According to Startup Company Lawyer, "Qualified small business stock is defined in Section 1202 as any stock in a qualified small business issued to the taxpayer after August 10, 1993 in exchange for money or other property (not including stock), or as compensation for services. A qualified small business is a domestic C Corporation in which the aggregate gross assets of the corporation at all times since August 10, 1993 up to the time of issuance do not exceed $50,000,000. However, stock will not be considered to be qualified small business stock unless during substantially all of the taxpayer's holding period the corporation meets certain "active business" requirements. Stock issued by an S corporation does not qualify as qualified small business stock (even if the S election is later revoked), although subsequently acquired stock may qualify. In general, gain from stock issued to "flow-through entities" such as partnerships and S corporations should qualify under Section 1202. However, the amount of the qualifying gain is limited to the interest held by the partner or S corporation shareholder on the date the stock is acquired. This limitation may be significant in certain venture fund settings when the general partners' interests fluctuate over time." [1]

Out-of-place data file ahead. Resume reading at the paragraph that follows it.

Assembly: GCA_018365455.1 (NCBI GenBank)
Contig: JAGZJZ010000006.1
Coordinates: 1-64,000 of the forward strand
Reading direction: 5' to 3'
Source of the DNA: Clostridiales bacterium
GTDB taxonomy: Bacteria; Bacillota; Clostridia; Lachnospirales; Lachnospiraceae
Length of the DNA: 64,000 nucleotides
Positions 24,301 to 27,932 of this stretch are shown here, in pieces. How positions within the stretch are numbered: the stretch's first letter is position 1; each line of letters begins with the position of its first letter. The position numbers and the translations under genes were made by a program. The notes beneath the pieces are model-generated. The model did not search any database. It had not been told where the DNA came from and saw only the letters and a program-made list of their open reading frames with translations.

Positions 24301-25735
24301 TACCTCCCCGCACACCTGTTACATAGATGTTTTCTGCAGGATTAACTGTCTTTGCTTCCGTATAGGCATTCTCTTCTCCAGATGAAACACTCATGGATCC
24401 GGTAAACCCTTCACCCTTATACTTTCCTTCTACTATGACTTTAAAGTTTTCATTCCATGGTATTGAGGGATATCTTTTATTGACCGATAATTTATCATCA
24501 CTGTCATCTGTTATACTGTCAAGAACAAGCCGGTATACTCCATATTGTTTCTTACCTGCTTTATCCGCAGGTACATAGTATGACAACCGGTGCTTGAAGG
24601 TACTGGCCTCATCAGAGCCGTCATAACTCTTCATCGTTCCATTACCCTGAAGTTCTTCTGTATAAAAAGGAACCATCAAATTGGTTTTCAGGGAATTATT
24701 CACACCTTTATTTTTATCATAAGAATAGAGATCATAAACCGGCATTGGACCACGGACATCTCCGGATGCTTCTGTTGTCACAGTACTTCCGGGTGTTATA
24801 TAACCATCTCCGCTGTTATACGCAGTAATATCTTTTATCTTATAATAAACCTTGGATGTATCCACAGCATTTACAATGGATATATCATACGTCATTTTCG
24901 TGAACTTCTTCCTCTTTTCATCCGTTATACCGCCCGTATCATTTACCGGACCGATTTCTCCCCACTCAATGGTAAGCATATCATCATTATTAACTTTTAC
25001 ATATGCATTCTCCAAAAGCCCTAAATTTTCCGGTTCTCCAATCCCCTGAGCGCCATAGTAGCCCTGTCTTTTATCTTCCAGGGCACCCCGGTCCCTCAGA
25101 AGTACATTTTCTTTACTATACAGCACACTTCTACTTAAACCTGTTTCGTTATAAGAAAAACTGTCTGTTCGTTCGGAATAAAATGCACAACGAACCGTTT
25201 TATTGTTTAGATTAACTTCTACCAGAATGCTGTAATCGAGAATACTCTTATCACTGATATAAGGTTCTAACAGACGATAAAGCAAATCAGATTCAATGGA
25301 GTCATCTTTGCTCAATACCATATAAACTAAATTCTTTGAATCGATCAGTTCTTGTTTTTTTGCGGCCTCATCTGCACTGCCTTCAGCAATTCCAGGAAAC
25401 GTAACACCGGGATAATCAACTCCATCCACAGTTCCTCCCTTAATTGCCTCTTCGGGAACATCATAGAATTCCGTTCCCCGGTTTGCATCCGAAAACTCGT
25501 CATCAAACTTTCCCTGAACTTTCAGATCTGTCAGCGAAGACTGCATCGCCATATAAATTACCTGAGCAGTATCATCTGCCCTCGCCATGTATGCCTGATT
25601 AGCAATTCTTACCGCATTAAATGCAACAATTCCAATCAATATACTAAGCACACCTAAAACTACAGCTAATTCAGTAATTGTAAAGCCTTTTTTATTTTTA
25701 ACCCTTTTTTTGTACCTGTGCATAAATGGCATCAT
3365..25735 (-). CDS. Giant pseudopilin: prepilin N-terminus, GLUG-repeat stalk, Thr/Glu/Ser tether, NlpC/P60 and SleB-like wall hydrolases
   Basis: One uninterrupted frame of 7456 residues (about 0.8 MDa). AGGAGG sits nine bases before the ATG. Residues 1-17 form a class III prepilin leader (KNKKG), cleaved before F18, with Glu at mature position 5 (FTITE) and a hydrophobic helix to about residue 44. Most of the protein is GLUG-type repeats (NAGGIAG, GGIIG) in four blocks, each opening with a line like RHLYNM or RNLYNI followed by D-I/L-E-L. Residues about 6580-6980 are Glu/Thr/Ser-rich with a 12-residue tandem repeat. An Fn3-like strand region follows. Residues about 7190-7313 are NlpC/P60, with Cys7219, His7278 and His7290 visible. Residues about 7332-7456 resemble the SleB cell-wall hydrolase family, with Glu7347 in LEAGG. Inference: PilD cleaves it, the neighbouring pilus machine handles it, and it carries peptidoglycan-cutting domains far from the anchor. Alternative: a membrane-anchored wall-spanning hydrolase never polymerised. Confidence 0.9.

Below are links to several articles that pertain to "QSBS" or Qualified Small Business Stock Capital Gain Tax Exclusion Expanded. These articles help to explain the history and purpose of 1202; the fine print in understanding qualified small businesses and stock, the impact on AMT, and tax implications.


Investing in qualified small businesses can be beneficial to both the individual investors and to the economy as a whole. Especially with the increased 100 percent exclusion of eligible gain, taxpayers may take advantage of these potentially significant tax savings and qualified small businesses may receive the support they need as they struggle to recover from the economic downturn.

Because of these benefits, Taxpayers planning to incorporate their business in 2011 should consider pushing to file necessary documents and issuing stock before the end of 2010.

[1] Temporary Exclusion for 100% of Gain from Qualified Small Business Stock Acquired by Year End